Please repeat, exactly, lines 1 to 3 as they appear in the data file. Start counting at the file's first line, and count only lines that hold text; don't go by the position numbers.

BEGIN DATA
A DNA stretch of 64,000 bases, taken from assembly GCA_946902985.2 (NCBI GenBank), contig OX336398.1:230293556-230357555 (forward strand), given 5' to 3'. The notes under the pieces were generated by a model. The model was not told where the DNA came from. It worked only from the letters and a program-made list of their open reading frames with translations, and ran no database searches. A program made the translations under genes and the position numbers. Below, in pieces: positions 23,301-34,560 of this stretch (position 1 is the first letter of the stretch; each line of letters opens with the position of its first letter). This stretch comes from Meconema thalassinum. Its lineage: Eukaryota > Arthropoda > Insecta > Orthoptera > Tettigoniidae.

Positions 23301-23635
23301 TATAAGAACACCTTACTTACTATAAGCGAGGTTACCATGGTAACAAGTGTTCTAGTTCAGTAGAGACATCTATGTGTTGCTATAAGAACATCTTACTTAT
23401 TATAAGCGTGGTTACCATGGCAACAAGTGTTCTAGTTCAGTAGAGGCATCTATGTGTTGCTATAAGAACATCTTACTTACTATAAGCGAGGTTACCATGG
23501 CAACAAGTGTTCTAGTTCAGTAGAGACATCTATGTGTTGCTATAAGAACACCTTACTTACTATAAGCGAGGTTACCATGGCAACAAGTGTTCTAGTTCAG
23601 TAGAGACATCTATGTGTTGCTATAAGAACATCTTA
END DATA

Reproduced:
A DNA stretch of 64,000 bases, taken from assembly GCA_946902985.2 (NCBI GenBank), contig OX336398.1:230293556-230357555 (forward strand), given 5' to 3'. The notes under the pieces were generated by a model. The model was not told where the DNA came from. It worked only from the letters and a program-made list of their open reading frames with translations, and ran no database searches. A program made the translations under genes and the position numbers. Below, in pieces: positions 23,301-34,560 of this stretch (position 1 is the first letter of the stretch; each line of letters opens with the position of its first letter). This stretch comes from Meconema thalassinum. Its lineage: Eukaryota > Arthropoda > Insecta > Orthoptera > Tettigoniidae.

Positions 23301-23635
23301 TATAAGAACACCTTACTTACTATAAGCGAGGTTACCATGGTAACAAGTGTTCTAGTTCAGTAGAGACATCTATGTGTTGCTATAAGAACATCTTACTTAT